Sons of Freedom

The Forgotten American Soldiers Who Defeated Germany in World War I
Narrated by: Geoffrey Wawro
Length: 20 hrs and 19 mins
Categories: History, 20th Century
4.5 out of 5 stars (32 ratings)

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Publisher's Summary

The definitive history of America's decisive role in World War I.

The American contribution to World War I is one of the great stories of the 20th century, and yet it has all but vanished from view. Historians have dismissed the American war effort as largely economic and symbolic. But as Geoffrey Wawro shows in Sons of Freedom, the French and British were on the verge of collapse in 1918 and would have lost the war without the Doughboys. 

Field marshal Douglas Haig, commander of the British Expeditionary Force, described the Allied victory as a "miracle" - but it was a distinctly American miracle. In Sons of Freedom, prize-winning historian Geoffrey Wawro weaves together in thrilling detail the battles, strategic deliberations, and dreadful human cost of the American war effort. 

A major revision of the history of World War I, Sons of Freedom resurrects the brave heroes who saved the Allies, defeated Germany, and established the US as the greatest of the great powers.

PLEASE NOTE: When you purchase this title, the accompanying PDF will be available in your Audible Library along with the audio. 

©2018 Geoffrey Wawro (P)2018 Hachette Audio

Critic Reviews

"Geoffrey Wawro has written distinguished works of military history before, but this might be his most compelling. His tale of the Doughboys is gripping, his argument about their accomplishment is persuasive, and his enthusiasm for the era and the subject is irresistible." (H.W. Brands, author of The General vs. the President: MacArthur and Truman at the Brink of Nuclear War)

"Geoffrey Wawro adds to his luster as one of America's leading military historians with the meticulously researched Sons of Freedom. He upends the conventional understanding of how World War I ended, showing that the military prowess of the American Expeditionary Forces was of critical importance in the defeat of Wilhelmine Germany even if the U.S. suffered far less than the other combatants. The Doughboys finally get their long overdue credit in this important work of revisionist history. Anyone who wants to understand what really happened in World War I must read this book." (Max Boot, author of The Road Not Taken: Edward Lansdale and the American Tragedy in Vietnam)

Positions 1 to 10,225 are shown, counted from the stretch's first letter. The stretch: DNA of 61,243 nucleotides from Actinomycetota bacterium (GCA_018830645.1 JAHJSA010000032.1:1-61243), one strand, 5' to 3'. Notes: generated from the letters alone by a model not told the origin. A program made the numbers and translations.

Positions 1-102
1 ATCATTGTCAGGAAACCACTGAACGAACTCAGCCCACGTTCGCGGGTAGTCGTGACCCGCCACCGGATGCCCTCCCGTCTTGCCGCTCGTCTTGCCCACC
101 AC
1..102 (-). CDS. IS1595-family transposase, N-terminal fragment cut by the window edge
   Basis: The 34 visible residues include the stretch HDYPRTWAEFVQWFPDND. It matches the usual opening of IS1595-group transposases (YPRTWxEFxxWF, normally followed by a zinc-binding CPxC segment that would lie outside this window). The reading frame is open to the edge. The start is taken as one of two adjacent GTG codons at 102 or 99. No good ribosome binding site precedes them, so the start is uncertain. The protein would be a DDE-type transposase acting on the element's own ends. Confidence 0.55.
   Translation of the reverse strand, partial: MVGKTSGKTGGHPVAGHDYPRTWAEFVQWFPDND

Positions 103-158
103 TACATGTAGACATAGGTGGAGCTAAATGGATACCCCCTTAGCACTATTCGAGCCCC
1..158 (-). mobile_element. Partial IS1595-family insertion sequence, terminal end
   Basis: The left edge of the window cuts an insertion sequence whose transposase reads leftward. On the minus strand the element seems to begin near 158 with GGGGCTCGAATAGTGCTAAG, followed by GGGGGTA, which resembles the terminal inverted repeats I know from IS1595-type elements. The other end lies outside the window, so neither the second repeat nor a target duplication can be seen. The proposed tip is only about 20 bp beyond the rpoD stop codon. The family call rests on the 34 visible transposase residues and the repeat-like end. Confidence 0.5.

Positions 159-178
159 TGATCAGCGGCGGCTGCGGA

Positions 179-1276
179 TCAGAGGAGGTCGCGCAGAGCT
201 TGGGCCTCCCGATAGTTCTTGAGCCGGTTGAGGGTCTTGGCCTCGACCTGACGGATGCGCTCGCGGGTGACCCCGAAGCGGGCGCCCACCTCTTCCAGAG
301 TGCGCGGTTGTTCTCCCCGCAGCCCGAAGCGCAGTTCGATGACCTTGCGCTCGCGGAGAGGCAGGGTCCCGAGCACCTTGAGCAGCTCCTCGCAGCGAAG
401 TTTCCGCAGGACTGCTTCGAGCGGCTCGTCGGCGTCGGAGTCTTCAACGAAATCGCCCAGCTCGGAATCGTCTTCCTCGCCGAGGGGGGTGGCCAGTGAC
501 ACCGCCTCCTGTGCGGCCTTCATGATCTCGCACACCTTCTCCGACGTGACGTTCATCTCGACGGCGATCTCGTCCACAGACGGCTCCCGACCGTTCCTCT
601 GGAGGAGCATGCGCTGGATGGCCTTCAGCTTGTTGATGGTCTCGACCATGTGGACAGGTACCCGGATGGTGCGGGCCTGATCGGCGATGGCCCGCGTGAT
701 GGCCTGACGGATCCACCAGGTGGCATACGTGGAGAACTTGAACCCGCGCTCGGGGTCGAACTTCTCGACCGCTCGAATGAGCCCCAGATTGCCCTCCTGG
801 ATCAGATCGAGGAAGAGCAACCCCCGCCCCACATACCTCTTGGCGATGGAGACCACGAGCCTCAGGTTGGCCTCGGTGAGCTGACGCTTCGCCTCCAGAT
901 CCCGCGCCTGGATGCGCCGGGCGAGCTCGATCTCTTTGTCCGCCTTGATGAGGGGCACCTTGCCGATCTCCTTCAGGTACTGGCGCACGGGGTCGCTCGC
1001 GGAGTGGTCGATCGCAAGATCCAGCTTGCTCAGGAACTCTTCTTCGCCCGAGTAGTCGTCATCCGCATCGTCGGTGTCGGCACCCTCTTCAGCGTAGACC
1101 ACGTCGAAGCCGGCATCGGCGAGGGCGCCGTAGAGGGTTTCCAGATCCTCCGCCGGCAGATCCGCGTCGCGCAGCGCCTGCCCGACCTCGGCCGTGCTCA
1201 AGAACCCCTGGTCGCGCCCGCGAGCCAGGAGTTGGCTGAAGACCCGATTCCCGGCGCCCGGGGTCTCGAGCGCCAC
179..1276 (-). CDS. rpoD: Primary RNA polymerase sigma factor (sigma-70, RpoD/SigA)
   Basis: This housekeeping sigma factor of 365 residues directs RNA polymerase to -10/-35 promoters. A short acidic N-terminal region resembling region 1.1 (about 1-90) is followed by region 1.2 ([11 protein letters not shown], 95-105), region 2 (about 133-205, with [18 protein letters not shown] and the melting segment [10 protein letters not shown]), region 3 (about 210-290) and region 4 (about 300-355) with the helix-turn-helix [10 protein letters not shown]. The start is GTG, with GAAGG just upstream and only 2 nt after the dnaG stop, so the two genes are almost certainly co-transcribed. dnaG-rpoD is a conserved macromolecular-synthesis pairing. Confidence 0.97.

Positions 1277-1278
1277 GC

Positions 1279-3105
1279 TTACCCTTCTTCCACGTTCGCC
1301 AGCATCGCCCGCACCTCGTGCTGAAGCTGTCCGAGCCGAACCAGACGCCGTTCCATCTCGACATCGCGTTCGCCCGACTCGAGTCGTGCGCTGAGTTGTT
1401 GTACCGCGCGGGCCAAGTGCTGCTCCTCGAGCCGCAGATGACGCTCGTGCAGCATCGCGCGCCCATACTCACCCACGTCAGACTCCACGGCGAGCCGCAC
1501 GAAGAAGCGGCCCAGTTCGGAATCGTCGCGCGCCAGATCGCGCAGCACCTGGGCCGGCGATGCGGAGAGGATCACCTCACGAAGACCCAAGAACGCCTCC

"Sons of Freedom provides a wonderful description - warts and all - of the army that the United States sent to fight in France in 1918. Wawro's depiction of the battles is truly horrifying, and his analysis of the strategy and politics on both sides wonderfully clear. It is the best book yet about the Doughboys, and one of the most important I have read about the First World War." (Sir Michael Howard, regius professor of modern history (emeritus), University of Oxford)

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History can repete

As much as we think “we” are better that the people that came before us we realize we are still the same. We are destined to repete history even if we know what happened. Enough of the philosophy, this was an eye opening book about a war the nobody who fought is still alive. Issues of the time and the disagreements about what to do! A President who’s ideals did not follow with the nations. How one Frenchman’s speech changed many minds. The pressure on General Pershing to build, keep together an army of untrained men. WOW I never knew and I truly hope I (or my sons) will never see this ever happen again.

Look at the maps before you start to listen. It will make more sense. I looked at additional WW1 maps with more detail to get a better perspective.

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    3 out of 5 stars

Don't let authors narrate.

The author reads his text and he isn't very good at narration. The sentences all sound like sine waves with false emphasis and distracting chuckles at third points. It's so distracting that it hurts the coherence of the book. The text is highly detailed but random. Cant follow from one regiment to another, or one village to another in a continuous story line. Villages and actions appear and disappear unlinked to an overall context. Military units are carefully named, with little elucidation. The author has done his homework but the profusion of disjointed factoids left me bewildered about 1918, the key year of WW1. He might have dealt with each major allied force by chapter through 1918 since each was assigned a section of the western front. I had high hopes for this book since it was well received in the NYT Book Review, but it's likely the Times did not review the audible version. Too bad. May be better in the hard copy with maps.